Independent Magnet Forensics directors are pushing back after one of Magnet’s largest investors, Nellore Capital Management, came out against the company’s proposed sale to Thoma Bravo.

Nellore announced on February 9 that it opposes the Canadian cybersecurity firm’s acquisition by American private equity giant Thoma Bravo on the grounds that the current price tag undervalues Magnet.

In response, independent Magnet directors published their own statement this morning defending the deal, arguing that the acquisition as outlined comes at a quality price following a competitive process, and offers the best path forward for Magnet.

“What we hate is that public shareholders are being forced to part with their shares entirely, and for far too low a price.”
-Nellore Capital Management

Thoma Bravo struck a deal in January to buy Kitchener-Waterloo-based Magnet for $1.8 billion CAD, take the publicly-traded company private, and combine it with fellow digital forensics firm Grayshift. This disagreement regarding the acquisition comes ahead of a March shareholder vote on the transaction.

Thoma Bravo has agreed to pay $44.25 per share to holders of Magnet’s subordinate voting stock, an amount that came at a more than 15 percent premium to Magnet’s January 19 closing price.

As part of the deal, Magnet co-founders CEO Adam Belsher and CTO Jad Saliba, along with chairman Jim Balsillie, have agreed to a price of $39 per share for their respective stakes in Magnet—lower than the price to be paid to subordinate shareholders—but will roll over most of their shares into stock in the acquired company. Belsher, Saliba, and Balsillie currently own all multiple voting shares and more than 95 percent voting control of the company.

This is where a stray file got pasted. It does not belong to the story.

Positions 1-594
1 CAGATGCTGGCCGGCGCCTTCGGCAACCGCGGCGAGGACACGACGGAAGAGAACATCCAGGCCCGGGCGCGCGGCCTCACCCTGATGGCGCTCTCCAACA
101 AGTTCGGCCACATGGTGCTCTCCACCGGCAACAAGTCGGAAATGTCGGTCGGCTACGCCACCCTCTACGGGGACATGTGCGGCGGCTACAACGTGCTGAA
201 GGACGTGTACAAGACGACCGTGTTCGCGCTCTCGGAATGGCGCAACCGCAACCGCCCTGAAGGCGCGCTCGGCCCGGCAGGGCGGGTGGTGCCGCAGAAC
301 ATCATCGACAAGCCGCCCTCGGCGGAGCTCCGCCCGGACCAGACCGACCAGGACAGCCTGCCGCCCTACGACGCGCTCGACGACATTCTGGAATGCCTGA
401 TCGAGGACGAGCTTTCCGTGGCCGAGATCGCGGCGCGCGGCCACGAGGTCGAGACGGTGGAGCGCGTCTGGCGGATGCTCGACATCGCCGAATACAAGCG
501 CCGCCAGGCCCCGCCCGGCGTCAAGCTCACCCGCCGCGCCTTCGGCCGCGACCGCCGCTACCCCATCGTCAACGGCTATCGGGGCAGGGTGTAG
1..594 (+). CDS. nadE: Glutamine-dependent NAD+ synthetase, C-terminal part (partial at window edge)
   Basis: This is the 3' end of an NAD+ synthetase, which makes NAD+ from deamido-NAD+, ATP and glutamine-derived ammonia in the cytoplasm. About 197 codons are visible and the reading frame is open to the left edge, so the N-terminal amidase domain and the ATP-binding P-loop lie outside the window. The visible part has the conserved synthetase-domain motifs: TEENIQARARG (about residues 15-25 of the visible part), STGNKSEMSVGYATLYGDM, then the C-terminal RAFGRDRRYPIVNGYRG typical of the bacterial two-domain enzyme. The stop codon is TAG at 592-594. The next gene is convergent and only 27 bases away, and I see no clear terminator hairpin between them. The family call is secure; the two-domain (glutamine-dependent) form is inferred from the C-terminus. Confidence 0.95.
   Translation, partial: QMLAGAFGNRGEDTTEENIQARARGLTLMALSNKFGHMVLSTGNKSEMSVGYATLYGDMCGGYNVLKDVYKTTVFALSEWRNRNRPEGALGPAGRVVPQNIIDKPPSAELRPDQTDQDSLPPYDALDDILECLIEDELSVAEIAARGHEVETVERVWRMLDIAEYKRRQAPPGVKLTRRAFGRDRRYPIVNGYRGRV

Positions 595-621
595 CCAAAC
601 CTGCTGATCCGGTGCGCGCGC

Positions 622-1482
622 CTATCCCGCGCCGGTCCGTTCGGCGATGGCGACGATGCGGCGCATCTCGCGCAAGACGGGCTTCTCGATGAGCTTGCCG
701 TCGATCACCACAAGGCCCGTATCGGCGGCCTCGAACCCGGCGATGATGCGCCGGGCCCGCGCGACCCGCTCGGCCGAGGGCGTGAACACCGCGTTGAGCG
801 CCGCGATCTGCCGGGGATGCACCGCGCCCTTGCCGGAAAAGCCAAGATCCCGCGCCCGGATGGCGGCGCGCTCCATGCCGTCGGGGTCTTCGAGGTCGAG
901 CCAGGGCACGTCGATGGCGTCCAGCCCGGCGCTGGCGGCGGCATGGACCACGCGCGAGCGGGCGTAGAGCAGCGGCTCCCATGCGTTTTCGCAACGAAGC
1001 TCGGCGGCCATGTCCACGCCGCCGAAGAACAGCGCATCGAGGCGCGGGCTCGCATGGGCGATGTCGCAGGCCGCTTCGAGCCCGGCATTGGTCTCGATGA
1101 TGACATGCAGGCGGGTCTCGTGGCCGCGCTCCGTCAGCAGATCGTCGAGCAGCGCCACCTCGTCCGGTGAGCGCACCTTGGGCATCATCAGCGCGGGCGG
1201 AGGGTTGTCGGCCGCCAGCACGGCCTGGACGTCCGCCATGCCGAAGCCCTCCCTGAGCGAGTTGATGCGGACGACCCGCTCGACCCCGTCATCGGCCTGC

Thoma Bravo’s acquisition of Magnet is expected to close by the second quarter of 2023. Though Magnet’s board and controlling shareholders unanimously support the deal, the transaction remains subject to shareholder and other customary approvals, and requires majority support from both classes of investors, which will vote on the matter in March 2023.

Magnet develops digital investigation software that acquires, analyzes, and shares evidence from a variety of devices, catering to thousands of law enforcement, government, military, and corporate organizations around the world. Founded in 2010 by a former cop and ex-BlackBerry executives, Magnet trades on the TSX as ‘MAGT.’

Nellore owns 1.2 million subordinate voting shares in Magnet, approximately 10 percent of the class. As the Silicon Valley hedge fund noted in its statement, the firm plans to vote against the Thoma Bravo deal because the price is “simply too low.”

“We love Adam and Jad, we love Magnet’s business and we even love the industrial logic of combining with Grayshift,” stated Nellore. “What we hate is that public shareholders are being forced to part with their shares entirely, and for far too low a price.”

RELATED: TSX-listed Magnet Forensics to be acquired by Thoma Bravo in $1.8 billion CAD deal

Magnet’s independent special committee, which consists of independent Magnet directors Carol Leaman and Jerome Pickett and was formed following receipt of Thoma Bravo’s first offer, oversaw the negotiation process, has pushed back against Nellore’s argument.

In a statement, Leaman and Pickett claimed that Morgan Stanley “ran a robust and fair process” that involved reaching out to eight other potential buyers, and ultimately led to the company securing a higher purchase price than the $34 per share amount that Thoma Bravo initially offered.

According to Leaman and Pickett, the Thoma Bravo deal “represents a compelling opportunity compared to the risk of continuing to execute as a standalone company without having consummated a transaction such as a combination with Grayshift.”

For its part, Nellore said it would rather see Thoma Bravo buy into Magnet via a private placement of 13.2 million shares and merge Grayshift into the existing Magnet entity, permitting all shareholders to “participate in the future value creation and have exactly the same cash economics at stake.”

The statement from Magnet’s independent directors also confirms a prior Globe and Mail report that Magnet had previously sought to buy United States-based Grayshift last year before being outbid by Thoma Bravo.

Feature image courtesy Magnet Forensics.

The post Fight brews over Magnet Forensics’ proposed $1.8 billion acquisition by Thoma Bravo first appeared on BetaKit.

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